Due to the fact that international climate law does not have a direct effect on national law, the only way for legal action against public authorities is in connection with administrative planning or permit cases. The Finnish Flood Risk Management Act (620/2010), for example, applies to water management activities and planning in significant flood risk areas. According to its norms, the competent authorities are required to draw up maps for the flood risk areas, both for the water basins and in the coastal area, which also show the potential damage that such floods could cause in these localities most at risk. Another instrument, the Water Act (579/2011), requires that the responsible authorities to take all temporary measures necessary to reduce or eliminate potential risks to public or private interests that could result from floods or other changes in the water conditions. However, climate change is not addressed directly.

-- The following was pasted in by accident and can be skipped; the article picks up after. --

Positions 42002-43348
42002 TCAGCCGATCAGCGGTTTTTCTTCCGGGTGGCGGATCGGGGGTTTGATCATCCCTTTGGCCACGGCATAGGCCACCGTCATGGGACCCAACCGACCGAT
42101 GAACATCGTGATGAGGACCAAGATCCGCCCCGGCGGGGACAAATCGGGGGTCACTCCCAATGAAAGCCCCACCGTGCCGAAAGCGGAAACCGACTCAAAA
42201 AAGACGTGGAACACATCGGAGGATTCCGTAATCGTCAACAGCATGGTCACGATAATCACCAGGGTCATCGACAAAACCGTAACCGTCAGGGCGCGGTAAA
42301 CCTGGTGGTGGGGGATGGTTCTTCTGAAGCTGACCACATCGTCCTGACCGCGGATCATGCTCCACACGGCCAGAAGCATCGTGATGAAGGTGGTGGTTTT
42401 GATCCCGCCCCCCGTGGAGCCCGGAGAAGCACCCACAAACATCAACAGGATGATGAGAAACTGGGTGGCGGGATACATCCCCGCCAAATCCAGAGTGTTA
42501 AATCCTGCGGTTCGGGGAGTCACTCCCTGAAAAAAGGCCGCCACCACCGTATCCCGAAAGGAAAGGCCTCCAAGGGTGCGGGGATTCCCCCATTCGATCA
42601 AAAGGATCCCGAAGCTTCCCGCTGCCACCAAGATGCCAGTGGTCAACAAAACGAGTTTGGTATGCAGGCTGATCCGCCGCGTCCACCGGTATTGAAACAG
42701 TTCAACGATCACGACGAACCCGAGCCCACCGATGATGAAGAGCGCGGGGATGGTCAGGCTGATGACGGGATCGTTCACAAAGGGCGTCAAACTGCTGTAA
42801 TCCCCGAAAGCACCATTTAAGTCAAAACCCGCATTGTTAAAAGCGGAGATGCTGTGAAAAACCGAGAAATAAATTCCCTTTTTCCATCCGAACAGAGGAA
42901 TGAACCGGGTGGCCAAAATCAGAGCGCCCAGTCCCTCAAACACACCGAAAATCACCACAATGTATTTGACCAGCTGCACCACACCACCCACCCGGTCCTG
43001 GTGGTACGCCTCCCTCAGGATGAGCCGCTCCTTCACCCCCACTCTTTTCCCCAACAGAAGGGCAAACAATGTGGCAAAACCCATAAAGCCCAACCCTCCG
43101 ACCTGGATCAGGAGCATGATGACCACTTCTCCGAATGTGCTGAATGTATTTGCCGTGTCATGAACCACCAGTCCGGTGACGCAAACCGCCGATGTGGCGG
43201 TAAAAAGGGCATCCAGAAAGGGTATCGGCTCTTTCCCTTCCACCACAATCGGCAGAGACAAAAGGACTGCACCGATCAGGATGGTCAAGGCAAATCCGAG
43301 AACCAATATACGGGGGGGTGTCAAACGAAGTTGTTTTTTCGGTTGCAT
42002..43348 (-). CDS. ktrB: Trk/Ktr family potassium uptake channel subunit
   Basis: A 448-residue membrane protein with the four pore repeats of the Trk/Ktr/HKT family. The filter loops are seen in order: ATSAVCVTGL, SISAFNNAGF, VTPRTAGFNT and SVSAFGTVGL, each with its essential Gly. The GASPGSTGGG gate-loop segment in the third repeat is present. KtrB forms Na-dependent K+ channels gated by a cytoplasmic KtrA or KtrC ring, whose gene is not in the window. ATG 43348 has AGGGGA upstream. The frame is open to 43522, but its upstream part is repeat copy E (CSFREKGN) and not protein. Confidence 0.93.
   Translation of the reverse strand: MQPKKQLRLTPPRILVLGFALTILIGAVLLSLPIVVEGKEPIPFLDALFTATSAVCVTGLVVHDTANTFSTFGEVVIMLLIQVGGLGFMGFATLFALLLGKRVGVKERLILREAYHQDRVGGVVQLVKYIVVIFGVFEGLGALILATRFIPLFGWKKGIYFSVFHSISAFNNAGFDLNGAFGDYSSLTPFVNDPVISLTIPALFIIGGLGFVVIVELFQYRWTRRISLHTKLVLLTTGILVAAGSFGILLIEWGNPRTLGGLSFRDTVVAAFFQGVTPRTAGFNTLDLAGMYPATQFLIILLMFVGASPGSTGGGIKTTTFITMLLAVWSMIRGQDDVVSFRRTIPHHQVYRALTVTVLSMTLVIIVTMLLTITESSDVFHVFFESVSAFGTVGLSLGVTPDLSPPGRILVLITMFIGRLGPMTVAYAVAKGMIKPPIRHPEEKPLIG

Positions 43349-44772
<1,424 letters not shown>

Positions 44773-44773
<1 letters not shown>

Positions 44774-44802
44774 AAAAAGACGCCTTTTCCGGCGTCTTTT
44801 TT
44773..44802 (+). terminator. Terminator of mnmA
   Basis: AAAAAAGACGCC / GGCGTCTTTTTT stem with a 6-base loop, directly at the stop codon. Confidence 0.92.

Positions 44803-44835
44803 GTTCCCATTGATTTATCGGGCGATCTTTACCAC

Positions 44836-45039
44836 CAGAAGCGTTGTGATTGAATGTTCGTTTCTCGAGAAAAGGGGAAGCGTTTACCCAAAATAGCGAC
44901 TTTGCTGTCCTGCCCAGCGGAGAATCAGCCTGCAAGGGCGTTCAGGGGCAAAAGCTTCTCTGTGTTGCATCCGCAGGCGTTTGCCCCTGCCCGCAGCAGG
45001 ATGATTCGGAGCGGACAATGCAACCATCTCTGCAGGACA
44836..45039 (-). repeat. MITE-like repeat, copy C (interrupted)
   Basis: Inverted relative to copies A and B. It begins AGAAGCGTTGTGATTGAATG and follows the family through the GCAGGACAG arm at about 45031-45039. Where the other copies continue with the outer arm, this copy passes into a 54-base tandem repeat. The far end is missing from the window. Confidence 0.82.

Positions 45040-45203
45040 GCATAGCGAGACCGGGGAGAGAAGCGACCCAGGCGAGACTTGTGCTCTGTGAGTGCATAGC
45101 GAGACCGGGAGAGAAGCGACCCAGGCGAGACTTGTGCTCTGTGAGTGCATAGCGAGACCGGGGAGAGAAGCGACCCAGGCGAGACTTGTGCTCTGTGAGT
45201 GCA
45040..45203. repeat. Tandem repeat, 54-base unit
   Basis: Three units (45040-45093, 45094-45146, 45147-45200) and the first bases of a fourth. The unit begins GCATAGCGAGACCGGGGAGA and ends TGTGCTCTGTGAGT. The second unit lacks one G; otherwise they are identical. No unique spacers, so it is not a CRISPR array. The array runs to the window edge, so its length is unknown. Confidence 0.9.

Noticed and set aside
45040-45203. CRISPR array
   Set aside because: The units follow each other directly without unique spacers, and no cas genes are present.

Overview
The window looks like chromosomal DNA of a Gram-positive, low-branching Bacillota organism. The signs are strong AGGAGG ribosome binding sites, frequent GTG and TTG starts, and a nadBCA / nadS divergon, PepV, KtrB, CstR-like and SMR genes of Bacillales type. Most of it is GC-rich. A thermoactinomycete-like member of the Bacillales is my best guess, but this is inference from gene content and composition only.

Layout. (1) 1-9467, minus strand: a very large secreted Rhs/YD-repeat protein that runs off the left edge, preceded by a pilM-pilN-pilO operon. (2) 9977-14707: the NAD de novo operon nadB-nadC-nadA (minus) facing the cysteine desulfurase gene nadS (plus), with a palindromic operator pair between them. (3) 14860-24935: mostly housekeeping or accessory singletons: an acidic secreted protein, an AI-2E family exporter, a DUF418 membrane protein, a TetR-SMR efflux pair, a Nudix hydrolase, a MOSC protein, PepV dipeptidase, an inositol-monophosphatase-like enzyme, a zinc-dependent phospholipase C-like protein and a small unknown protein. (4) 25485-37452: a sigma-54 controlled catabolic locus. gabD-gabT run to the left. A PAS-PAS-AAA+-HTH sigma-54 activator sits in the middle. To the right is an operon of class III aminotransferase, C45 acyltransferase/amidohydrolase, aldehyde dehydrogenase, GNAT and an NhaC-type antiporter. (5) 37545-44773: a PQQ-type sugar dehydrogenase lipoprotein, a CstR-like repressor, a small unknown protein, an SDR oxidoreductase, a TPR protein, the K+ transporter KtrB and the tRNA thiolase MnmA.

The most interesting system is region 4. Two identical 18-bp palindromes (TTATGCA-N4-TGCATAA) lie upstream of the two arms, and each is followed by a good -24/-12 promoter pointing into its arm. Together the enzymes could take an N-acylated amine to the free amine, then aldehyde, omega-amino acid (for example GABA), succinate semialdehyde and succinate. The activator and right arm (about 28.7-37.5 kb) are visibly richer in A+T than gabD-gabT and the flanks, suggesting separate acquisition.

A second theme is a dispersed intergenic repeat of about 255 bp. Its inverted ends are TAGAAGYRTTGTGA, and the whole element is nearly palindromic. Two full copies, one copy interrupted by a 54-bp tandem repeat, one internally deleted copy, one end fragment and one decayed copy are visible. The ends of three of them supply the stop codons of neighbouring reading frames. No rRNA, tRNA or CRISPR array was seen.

Furthermore, even if there is no binding law to specifically address climate change adaptation, the National Adaptation Strategy 2022, based on the Finnish Climate Act (609/2015), may become relevant to litigation as it needs to be taken into account by public bodies when they plan their specific adaptation strategies.